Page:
Eric Thames was off to a hot start before going on disabled list (torn UCL in his left thumb), but Domingo Santana, who was supposed to be their up-and-coming star, has taken a step back. Ryan Braun should return on Thursday against the Mets, but other than Jesus Aguilar's breakthrough and Travis Shaw's consistency, the Brewers' offense hasn't been what the club had hoped.
Milwaukee's major questions entering the season related to its rotation, which has been average and unspectacular. (Remember when the Brewers were in the Yu Darvish sweepstakes?) Junior Guerra has been terrific, but everyone else has been basically just fine, which is an improvement over what you might have expected with the injuries to Wade Miley, Jimmy Nelson, Chase Anderson (who just returned last week) and Zach Davies (who returns on Thursday), but hardly the sort of thing you build championship contenders around. The rotation is ... fine, which is not usually enough.
However, Milwaukee's bullpen is so ridiculous right now that you have to start treating games against them as if they end after the fifth inning. Hader has grabbed the headlines, and with good reason. He's striking out two batters an inning and is somehow 15th in the NL in strikeouts even though he's a relief pitcher. (Hader has more strikeouts than Darvish!)
But it's not just Hader. Jeremy Jeffress has arguably been better than Hader, with fewer strikeouts, having given up just one earned run in 25 2/3 innings. Corey Knebel (now back from his own injury), Matt Albers, Dan Jennings, Taylor Williams ... you don't want to face any of these guys. (Top prospect Brandon Woodruff is in the pen now too.) Milwaukee's 4-2 win over Arizona was illustrative of how the club works. Anderson handed the Brewers a 3-2 lead after six innings, and then Albers, Jeffress and Knebel shut the D-backs down, allowing just one baserunner in three innings to secure the win. (And they didn't even have to use Hader.)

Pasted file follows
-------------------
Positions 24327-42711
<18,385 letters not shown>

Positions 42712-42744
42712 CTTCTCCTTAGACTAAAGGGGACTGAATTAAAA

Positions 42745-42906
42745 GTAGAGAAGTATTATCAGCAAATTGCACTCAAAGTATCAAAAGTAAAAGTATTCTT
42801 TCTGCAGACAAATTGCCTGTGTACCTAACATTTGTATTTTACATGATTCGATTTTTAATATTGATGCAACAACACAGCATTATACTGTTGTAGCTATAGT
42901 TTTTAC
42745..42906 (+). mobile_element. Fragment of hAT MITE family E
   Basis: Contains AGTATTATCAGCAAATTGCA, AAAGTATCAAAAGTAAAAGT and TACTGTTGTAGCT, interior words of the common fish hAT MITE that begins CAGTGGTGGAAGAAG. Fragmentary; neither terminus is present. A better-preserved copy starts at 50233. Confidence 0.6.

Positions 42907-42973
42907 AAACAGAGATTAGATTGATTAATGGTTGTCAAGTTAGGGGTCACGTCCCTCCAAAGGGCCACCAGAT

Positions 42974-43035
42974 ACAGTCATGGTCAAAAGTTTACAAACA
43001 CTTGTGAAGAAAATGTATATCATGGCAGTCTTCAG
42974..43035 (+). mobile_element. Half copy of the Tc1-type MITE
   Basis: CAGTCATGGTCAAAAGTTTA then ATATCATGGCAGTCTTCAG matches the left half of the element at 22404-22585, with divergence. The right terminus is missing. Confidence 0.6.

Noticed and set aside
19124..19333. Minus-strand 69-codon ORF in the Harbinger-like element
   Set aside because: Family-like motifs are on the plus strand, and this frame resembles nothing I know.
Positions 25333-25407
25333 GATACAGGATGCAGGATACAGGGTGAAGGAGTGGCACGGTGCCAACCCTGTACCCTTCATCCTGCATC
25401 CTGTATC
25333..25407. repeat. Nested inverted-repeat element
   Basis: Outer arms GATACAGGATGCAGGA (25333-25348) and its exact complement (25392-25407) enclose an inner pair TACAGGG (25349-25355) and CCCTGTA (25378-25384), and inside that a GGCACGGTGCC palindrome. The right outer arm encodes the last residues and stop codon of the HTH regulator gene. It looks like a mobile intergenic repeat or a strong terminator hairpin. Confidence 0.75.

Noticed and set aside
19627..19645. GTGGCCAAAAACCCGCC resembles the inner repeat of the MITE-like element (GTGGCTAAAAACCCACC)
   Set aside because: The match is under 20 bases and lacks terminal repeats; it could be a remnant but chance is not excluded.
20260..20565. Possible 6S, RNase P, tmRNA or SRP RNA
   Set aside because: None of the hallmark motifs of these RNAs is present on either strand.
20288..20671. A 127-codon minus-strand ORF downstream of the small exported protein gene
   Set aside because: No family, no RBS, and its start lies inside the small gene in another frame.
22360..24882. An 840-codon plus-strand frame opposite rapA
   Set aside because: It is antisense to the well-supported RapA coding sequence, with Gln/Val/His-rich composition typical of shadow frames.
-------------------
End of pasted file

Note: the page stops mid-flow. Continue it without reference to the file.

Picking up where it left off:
Is this sustainable? Maybe the bullpen won't remain this dominant, but there is considerable room for improvement in the lineup, and the rotation has enough depth that one can see how it can keep putting together modest quality starts and then get out of the bullpen's way. And there's more help coming, either from the Minors (Milwaukee has six top 100 prospects according to MLB Pipeline) or potential acquisitions those prospects could bring it at the non-waiver Trade Deadline. The Brewers were looking for a top-of-rotation arm this offseason, and they're certainly more eager to add one now.
But the real question is: can they hold off the Cubs and Cardinals, their historical tormentors and established staples within the division? The Cubs are 7-1 against Milwaukee so far in 2018, and it's a good thing: If they were even just .500 against them, they'd be 10 games back. (Yikes.) They still have 11 games against the Cubs, including six in September. The Brewers have made this run while they've had a myriad of injuries, played some of the NL's best teams and been mostly on the road. They're now back home, getting healthier and clicking in every aspect. The Brewers are just getting started. The best is yet to come.
Will Leitch is a columnist for MLB.com.